40 Plus Title
[JK]: That leads me to my next question. I'm excited for the masters. It seems like you've got at least three big time guys entering the 40 year old plus masters in Jerry Pritchett, JF Caron and Big Loz, Laurence Shahlaei. Am I my missing anybody else in that group that could be in the on the podium or in the top five?
[LM]: I mean once again you have Ken McClelland, I mean he has won it before,
and he is in there being strong. You know he's had some years in the past where one little bad performance can take you out of the running at first place but he's never far from the top. Ken is always dangerous. I would also say, there's some other athletes that are a little bit less known internationally, but the one that was kind of there were two other athletes, Grzegorz Szymanski. This is a world's strongest man competitor from 2022 in Sacramento. He's in the Masters now and Rauno Heinla is coming also.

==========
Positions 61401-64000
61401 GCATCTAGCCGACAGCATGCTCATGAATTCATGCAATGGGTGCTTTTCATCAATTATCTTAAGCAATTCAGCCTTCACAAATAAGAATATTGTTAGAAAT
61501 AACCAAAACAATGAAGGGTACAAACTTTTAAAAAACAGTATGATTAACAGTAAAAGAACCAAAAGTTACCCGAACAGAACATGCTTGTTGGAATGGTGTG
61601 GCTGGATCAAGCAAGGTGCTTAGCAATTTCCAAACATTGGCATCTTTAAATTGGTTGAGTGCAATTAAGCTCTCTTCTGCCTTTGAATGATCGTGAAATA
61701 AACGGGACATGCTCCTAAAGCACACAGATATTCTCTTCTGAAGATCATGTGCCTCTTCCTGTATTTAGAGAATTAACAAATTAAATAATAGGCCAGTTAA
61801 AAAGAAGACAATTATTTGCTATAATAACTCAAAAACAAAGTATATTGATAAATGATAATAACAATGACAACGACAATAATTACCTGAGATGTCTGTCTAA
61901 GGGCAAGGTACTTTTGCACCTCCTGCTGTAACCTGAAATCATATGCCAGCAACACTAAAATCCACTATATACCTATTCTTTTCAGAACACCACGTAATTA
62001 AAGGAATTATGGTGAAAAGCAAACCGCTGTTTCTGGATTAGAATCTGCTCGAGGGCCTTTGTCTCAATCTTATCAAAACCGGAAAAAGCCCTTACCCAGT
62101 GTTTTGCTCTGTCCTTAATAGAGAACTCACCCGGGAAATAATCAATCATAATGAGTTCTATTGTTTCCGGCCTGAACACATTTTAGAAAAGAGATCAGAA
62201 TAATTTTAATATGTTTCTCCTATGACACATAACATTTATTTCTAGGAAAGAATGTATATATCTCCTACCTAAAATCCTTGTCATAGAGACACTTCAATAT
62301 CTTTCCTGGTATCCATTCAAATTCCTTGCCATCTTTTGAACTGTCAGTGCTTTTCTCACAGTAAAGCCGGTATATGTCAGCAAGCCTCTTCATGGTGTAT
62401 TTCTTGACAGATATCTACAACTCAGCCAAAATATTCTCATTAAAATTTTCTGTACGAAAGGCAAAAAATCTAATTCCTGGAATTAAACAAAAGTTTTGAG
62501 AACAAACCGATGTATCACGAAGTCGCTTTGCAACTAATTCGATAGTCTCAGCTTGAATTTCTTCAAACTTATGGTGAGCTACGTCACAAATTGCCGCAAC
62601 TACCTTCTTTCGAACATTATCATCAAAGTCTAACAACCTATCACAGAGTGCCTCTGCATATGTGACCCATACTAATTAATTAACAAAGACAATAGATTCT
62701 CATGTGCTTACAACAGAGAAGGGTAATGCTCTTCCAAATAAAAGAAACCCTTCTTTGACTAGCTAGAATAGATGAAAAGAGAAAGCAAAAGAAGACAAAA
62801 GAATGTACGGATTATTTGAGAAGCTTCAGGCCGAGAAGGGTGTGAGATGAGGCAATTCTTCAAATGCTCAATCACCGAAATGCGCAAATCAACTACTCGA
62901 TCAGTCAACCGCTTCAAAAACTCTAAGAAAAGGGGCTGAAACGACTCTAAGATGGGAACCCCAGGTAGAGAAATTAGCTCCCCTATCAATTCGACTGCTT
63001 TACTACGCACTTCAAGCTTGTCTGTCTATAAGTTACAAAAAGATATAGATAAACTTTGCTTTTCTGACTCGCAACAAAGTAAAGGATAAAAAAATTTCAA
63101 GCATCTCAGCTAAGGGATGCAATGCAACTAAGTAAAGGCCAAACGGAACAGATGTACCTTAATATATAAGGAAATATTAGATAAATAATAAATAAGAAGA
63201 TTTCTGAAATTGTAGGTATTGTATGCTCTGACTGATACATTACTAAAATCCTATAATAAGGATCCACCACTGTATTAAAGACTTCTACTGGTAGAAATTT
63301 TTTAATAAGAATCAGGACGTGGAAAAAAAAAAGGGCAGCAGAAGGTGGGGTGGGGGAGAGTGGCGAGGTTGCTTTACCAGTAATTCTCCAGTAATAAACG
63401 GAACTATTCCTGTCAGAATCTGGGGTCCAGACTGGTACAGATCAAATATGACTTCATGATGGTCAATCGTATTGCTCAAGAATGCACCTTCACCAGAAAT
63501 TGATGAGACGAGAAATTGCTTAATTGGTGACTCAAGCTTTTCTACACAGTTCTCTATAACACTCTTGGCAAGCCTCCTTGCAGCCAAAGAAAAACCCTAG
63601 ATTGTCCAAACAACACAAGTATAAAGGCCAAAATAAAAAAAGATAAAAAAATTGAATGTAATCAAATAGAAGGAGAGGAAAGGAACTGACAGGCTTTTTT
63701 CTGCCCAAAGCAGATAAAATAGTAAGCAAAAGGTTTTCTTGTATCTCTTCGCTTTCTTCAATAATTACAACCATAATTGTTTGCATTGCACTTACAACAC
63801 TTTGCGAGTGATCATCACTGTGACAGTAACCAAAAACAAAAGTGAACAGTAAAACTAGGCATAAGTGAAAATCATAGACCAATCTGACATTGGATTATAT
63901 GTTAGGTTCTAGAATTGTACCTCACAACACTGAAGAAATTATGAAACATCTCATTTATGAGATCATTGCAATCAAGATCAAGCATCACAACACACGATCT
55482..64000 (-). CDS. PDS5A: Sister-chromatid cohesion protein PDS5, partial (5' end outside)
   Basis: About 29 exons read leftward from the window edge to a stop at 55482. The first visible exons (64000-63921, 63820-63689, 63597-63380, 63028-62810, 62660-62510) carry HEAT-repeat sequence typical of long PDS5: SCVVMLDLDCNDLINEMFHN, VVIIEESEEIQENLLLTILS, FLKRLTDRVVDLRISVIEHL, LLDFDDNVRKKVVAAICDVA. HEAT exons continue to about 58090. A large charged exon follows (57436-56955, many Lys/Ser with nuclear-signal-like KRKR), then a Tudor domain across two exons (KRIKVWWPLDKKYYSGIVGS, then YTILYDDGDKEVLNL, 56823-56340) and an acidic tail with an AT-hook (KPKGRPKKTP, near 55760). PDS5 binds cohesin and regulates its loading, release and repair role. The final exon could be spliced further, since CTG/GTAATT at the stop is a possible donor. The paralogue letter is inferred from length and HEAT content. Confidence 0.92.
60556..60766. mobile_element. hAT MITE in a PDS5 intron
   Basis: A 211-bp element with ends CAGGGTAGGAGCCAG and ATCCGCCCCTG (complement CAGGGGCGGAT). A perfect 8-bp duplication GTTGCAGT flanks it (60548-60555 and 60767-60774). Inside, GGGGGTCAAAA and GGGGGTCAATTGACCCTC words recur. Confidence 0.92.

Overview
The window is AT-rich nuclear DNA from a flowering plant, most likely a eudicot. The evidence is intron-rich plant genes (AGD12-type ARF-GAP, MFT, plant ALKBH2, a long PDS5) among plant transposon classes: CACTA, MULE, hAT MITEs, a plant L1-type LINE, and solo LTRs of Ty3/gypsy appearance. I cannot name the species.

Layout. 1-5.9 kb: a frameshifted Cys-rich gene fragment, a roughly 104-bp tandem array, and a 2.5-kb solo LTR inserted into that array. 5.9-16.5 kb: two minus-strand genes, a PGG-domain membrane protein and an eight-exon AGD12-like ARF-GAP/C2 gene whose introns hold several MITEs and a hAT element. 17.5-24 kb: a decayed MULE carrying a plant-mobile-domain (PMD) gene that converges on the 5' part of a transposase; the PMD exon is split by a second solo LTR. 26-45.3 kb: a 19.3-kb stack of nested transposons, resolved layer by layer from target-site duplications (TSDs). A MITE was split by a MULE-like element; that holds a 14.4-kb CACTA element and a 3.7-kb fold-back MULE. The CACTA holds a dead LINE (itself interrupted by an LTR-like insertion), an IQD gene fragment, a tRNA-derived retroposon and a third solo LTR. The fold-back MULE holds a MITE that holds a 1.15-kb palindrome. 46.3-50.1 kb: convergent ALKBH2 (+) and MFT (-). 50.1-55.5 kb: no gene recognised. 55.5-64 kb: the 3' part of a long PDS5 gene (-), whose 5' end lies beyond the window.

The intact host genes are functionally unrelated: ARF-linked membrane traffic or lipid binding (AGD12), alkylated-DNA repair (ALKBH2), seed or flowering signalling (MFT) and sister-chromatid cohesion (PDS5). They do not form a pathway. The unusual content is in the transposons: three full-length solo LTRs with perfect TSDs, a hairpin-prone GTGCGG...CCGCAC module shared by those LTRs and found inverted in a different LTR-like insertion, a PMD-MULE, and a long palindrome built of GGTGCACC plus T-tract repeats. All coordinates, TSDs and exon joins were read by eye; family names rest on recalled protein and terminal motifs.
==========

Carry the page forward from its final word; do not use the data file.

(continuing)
Rauno got second last year to. We also have Johan Espenkrona from Sweden. He has been really just dominant in the SCL sort of the men's open circuit there, not as a Masters, he is just that strong anyway. I'm really excited this will be his first time at the official strongman game so, we don't really know how he's going to stack up.
[JK]: I'm excited to watch that group again, because that's my generation. And when I saw some of the guys coming in, I think it's kudos to what you're doing, that someone like Big Loz is training for this event, because, you know, he had retired and like, they can't, they can't get away from it. He did an event, and then he had come out and said, Hey, I'm going to go do official strongman and try to challenge for the world's strongest man at 40 plus years old. So again, kudos to you, Lynn. It's pretty impressive.
[JK]: I'm going to end with this question, because this is the big one. Who are the favorites for the men's and women's open? Because obviously, that's for the most part, we call that the crème de la crème of events like this.